Rick is heavily involved with preservation work and that will be the focus of his program.

Besides his own Mahoning Valley Industrial Heritage museum he does a lot of traveling to help move various engines.

Most recently he has been involved in prepping Nickel Plate Road No. 757 for its move to the Mad River & NKP Railroad Museum in Bellevue, from its current home in Pennsylvania.

Rick also hopes to be able to make a big announcement at the June ARRC meeting.

The meeting will begin with a short business meeting at 8 p.m. followed by the program at approximately 8:30 p.m. The club meets at the New Horizons Christian Church, 290 Darrow Road, in Akron.

Following the meeting, some members gather at the Eat ‘n Park restaurant at Howe and Main streets in Cuyahoga Falls for a late dinner, dessert or an early breakfast.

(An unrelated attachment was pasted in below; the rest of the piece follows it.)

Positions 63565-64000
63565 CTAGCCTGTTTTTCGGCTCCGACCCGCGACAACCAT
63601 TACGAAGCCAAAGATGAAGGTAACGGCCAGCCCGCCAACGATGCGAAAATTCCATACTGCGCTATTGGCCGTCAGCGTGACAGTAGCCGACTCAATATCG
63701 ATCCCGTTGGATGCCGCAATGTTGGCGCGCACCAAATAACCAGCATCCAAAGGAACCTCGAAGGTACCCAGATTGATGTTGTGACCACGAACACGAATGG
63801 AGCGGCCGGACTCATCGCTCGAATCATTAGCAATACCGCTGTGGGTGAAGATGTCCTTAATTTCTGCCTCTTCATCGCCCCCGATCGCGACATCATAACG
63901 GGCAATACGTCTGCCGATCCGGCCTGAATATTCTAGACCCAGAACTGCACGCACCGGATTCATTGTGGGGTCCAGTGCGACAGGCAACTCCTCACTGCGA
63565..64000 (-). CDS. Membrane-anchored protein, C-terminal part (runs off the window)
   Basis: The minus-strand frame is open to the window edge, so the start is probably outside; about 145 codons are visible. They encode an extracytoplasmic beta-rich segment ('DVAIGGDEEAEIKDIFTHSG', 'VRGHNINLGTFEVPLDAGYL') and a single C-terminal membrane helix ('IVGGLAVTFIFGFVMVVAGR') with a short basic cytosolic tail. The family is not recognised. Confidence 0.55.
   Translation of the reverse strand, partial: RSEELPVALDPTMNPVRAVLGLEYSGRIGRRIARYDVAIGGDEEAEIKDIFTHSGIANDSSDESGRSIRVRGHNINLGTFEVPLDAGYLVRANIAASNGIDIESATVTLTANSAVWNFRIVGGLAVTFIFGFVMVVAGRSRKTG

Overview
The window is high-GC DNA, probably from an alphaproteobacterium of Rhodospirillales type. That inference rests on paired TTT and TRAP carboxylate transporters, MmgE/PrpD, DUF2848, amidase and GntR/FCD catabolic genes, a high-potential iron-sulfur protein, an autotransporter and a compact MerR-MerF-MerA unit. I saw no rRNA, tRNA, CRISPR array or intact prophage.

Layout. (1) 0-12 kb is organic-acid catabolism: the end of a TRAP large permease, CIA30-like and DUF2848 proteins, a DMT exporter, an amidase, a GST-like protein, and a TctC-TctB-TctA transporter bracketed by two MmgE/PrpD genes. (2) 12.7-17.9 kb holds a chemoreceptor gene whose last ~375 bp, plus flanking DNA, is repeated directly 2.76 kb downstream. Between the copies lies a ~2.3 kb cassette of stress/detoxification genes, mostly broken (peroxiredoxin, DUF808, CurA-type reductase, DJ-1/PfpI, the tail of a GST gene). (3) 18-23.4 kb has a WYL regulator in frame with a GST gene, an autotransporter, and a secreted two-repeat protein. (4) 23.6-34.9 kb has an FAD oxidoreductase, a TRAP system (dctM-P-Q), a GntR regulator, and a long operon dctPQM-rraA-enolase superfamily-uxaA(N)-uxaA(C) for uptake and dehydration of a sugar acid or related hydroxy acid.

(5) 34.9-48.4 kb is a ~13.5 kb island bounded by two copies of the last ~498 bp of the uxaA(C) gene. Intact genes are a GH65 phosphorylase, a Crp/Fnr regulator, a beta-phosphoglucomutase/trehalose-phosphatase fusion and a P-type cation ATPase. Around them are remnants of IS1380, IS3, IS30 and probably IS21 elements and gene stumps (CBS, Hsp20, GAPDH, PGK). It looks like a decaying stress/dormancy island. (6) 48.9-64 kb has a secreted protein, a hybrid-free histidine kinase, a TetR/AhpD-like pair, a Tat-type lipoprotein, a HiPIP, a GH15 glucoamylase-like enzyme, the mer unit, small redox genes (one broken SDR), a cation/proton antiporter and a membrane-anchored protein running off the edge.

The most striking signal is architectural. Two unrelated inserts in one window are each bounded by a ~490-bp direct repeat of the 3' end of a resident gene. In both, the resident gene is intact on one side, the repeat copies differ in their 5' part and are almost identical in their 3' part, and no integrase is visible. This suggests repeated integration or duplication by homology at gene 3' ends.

Visitors are always welcome at Akron Railroad Club meetings.

Preserving Heritage Rail Lines May Involve Overcoming ‘More Beneficial Use’ Arguments

April 11, 2017

Scott Fadness is not a popular person these days among railroad advocates in Indiana.

The mayor of Fishers, Indiana, favors ripping out a former Nickel Plate Road branch line that runs through his city to Indianapolis that until 2015 hosted excursions operated by the Indiana Transportation Museum, including its popular Fairtrain to the Indiana State Fair.

In place of the now dormant rail line, which is owned by a public entity, would be a hiking and biking trail.

ITM and other rail supporters have proposed building the trail alongside the rail line.

But Fadness has rejected that due to safety concerns, saying he didn’t think it would be wise for trail users to be within several feet of a locomotive.

It is easy for railroad advocates to dismiss Fadness as ignorant or to proclaim his position as ludicrous as an ITM spokesman did.

Indeed, those accusations probably are true. But overcoming the beliefs of officials such as Mayor Fadness will not be easy.

He may not be a friend of rail preservation, but it could be a mistake to consider him an adversary. He is someone who needs to be won over.

If anything, railroad advocates need to listen carefully to public officials such as Mayor Fadness. You can’t overcome opposition if you don’t understand it.